For the life of me, I fail to understand

W■ By Emmett Campbell / Contributed
e found out who voted for whom for the Measure U General Fund Oversight Committee in a May 4, 2017 article written by Melissa Diaz Hernandez, reporter for The Valley Chronicle.
“The top 11 candidates for the Measure U Oversight Committee were Marion Allen, Richard Biber, Robert Davis, Daniel Goodrich, Eric Gosch, Brad Hyman, Suzzanne Kozma, Marie McDonald, Jeff Retmier, Robin Rickert and Charles Steadman.”
“The final seven selected were Jeff Retmier, Richard Biber, Marie McDonald, Robin Rickert, Robert Davis, Eric Gosch and Suzzanne Kozma.”
Robert Davis, Eric Gosch and Suzzanne Kozma contributed cash to the election campaigns of City Council members Karlee Meyer and Bonnie Wright. Michael Perciful voted for the other four members: Jeff Retmier, Richard Biber, Marie MacDonald and Robin Rickert. “The City Council selected oversight members who pushed for the tax, funded the tax and/or contributed to council members’ election campaigns.”
For all of those citizens who can make a difference if only they will participate in the affairs of the community, who have not been listening, Measure U is all about paying an extra 1 percent sales tax on purchases made in Hemet to be deposited in the city’s General Fund exclusively for matters related to public safety, like police and fire.
According to the proponents of this tax, the $10 million a year, to be collected for the next 10 years, will be used to hire police and fire personnel as well as purchase the equipment needed to support them.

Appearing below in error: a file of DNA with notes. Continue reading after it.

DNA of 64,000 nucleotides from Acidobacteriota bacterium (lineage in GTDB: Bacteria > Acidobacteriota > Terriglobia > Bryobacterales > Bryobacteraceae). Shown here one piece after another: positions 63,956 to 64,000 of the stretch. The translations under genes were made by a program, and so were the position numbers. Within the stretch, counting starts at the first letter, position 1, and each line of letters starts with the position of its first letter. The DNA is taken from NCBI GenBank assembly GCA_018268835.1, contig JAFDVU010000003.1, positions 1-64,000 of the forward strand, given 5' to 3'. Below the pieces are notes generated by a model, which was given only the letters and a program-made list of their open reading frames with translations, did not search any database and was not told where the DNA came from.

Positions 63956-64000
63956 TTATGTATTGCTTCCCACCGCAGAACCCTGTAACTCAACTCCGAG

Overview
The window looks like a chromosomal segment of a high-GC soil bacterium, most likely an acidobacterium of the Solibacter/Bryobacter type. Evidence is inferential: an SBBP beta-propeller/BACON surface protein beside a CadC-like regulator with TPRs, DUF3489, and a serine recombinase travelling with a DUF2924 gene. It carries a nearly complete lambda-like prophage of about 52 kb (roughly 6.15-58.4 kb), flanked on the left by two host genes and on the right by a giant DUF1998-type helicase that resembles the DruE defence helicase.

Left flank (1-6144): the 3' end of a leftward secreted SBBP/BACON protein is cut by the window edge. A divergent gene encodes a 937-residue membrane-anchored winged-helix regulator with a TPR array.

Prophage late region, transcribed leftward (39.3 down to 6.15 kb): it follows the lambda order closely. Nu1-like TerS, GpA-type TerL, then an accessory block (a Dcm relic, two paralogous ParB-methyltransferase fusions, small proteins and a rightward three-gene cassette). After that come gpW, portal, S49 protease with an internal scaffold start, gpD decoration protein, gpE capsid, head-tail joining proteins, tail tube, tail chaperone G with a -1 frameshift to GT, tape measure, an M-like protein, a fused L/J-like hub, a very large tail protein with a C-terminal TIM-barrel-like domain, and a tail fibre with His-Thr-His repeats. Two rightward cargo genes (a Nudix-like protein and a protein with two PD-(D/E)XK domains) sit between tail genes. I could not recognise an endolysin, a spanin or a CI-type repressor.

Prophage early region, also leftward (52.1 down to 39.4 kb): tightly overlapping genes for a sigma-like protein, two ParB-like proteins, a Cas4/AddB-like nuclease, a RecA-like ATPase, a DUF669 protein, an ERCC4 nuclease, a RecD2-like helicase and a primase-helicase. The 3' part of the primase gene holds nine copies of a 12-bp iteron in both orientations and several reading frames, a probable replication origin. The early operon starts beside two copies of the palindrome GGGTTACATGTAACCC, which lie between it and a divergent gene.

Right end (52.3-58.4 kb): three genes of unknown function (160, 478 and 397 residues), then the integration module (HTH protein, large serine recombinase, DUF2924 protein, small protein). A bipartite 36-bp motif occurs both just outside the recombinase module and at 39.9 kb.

Not so fast. As it turns out, the new tax money can be used for other items that have nothing to do with increasing police presence on the streets of Hemet and thereby theoretically reduce crime, like legal fees in case the city gets sued by a citizen who feels his/her rights were violated or for risk management.
“As Richard Biber pointed out during the meeting, depending on the volume, these two line-items could detract from the ability to hire the necessary ‘boots on the ground’ to hit the target of 1.2 full-time officers per 1,000 Hemet residents, which Rob Davis stated, ‘was the entire reason for passing the measure in the first place.’”
For the life of me, I fail to understand why the Hemet City Council has to have its own costly and inefficient police department when it has been proven that contracting with the county sheriff is much cheaper and effective. Dozens of municipalities in California and many other states have already taken this important step, resulting in substantial savings and increased police efficiency with a considerable decrease in crime. Our neighboring city of San Jacinto has contracted their police services with the Riverside County Sheriff, reducing the rate of violent crimes to 2.5 per 1,000 residents compared to 7.3 per 1,000 in Hemet.
Thus far, the Hemet City Council and Police Department have not been able to wield a reasonable argument for not contracting police services with the County Sheriff. In the meantime, taxpayers have to continue to “foot the bill” for the City Council’s inaction.

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